Aligned activities are those activities which I like that help me progress towards my goals.
I’ve always had this intuitive understanding of alignment. That some activities were a “waste of time” relative to others. Others would often tell me that it’s not a waste of time if I had fun which felt right some of the time but not always. It always felt like there were missing concepts I could use to describe how I felt about these things.
Reading the Incerto series by Taleb served as an antidote to the “waste of time” question. The mental model I picked up from that was that randomness is a good thing. It’s often the only way you can explore your unknown unknowns. Thus I should be engaging in these asymmetric endeavors where the downside is a limited waste of time and the upside is that I discover an activity that I can enjoy for the rest of my life. Furthermore, if I find that a certain class of activities are not for me, I should reject them completely and focus on what I enjoy or continue exploring my unknown unknowns. However, even then, not all activities felt the same. Some activities felt more right than others.
Many months ago, on a journey to Deoban, in the Himalayas, a friend and I got into a discussion on how to optimize life. Amid the discussion, he used the word alignment to describe trekking. Right then, I had an “Aha” moment. It just felt right. The idea is that you have as few goals as possible and all your activities should help direct you towards your goals. The example we were discussing on that rickety car drive was our fitness and traveling goals. How trekking was an activity which was fun, required us to be fit, and was a hobby that could be done wherever in the world we go.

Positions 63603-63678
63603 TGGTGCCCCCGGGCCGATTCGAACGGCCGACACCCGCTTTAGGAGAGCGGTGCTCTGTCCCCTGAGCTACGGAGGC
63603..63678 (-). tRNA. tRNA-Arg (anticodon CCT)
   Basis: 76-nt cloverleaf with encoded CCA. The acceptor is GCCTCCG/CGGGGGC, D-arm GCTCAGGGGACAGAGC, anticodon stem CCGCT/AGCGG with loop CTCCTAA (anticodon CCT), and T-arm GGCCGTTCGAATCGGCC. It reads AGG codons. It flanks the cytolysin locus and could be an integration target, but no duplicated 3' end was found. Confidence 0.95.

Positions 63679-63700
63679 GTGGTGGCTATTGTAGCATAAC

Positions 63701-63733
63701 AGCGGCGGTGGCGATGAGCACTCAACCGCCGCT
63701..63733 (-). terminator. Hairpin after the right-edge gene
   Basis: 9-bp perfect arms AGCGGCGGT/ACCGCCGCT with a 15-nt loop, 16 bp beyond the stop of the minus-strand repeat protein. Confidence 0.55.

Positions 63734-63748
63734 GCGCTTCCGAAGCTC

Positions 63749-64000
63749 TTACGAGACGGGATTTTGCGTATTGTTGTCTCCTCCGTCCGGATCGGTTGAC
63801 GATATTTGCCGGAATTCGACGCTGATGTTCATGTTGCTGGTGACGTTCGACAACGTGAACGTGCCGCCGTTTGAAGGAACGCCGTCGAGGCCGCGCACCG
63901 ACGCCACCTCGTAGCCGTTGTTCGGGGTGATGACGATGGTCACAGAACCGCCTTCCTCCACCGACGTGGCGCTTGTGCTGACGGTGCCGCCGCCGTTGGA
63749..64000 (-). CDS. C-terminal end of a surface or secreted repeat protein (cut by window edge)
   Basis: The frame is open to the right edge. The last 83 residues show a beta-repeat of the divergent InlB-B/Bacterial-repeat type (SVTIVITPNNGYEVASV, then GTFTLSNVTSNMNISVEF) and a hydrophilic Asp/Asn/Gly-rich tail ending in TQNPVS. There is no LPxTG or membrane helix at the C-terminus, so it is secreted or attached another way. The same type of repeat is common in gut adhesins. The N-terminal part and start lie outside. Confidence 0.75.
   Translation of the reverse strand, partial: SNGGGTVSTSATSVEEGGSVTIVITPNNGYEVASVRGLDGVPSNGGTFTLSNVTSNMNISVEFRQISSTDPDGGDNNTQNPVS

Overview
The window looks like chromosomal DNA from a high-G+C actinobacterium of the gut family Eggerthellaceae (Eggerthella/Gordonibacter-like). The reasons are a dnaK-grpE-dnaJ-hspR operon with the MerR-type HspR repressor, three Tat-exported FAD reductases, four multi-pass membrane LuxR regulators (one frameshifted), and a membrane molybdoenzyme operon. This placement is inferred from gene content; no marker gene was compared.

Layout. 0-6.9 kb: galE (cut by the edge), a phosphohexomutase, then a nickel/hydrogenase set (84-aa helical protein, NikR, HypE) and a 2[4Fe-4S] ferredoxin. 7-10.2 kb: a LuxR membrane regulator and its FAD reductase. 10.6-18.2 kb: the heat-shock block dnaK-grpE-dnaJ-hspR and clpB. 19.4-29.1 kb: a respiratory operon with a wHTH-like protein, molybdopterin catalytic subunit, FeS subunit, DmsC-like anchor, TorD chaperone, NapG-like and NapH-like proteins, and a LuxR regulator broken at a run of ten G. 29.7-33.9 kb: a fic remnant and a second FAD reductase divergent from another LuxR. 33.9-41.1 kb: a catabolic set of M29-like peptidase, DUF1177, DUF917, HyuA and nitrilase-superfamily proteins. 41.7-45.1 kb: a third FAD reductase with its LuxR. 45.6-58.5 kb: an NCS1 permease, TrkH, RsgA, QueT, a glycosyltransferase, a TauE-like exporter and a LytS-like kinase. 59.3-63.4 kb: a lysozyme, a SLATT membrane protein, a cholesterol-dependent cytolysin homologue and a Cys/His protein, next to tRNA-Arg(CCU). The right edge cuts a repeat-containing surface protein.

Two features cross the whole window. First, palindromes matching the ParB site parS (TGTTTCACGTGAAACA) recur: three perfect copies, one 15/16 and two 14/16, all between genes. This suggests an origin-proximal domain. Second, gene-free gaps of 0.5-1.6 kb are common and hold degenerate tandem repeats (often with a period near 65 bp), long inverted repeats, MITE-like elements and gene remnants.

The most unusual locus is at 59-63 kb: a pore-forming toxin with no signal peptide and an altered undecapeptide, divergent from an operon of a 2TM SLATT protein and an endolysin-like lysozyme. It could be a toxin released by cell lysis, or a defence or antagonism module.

Seen through the lens of alignment and asymmetric randomness, lots of things make sense to me. It formed a general strategy on how I seek out new activities. Trekking new areas, playing sports, and rock climbing are all great ways to have fun, meet new people, push my body, enjoy nature (in the case of trekking), and can be enjoyed wherever you travel to. Any activity that satisfies this checklist of having asymmetry of outcomes and that aligns with my desires and goals are worth checking out. Those that don’t, aren’t.
As I experimented with more activities, I found myself in the position of having lots of activities to pick from. This allowed me the option of pruning out those activities which align relatively less leaving me to spend time only on highly aligned activities.
On a related note, in the book So Good They Can’t Ignore You, Cal Newport talks about the alignment arising out of having a career mission. Your career takes up a lot of your active hours. Taking time to think of a career mission and aligning yourself to that is worth it to get the most out of your career. This involves figuring out the kind of impact you are driven by as well as the kind of career capital you seek.
Alignment’s been a helpful mental model for me to decide which activities I spend my time on. I’m constantly on the lookout for more such activities. Perhaps, in future posts, I’ll talk more about these.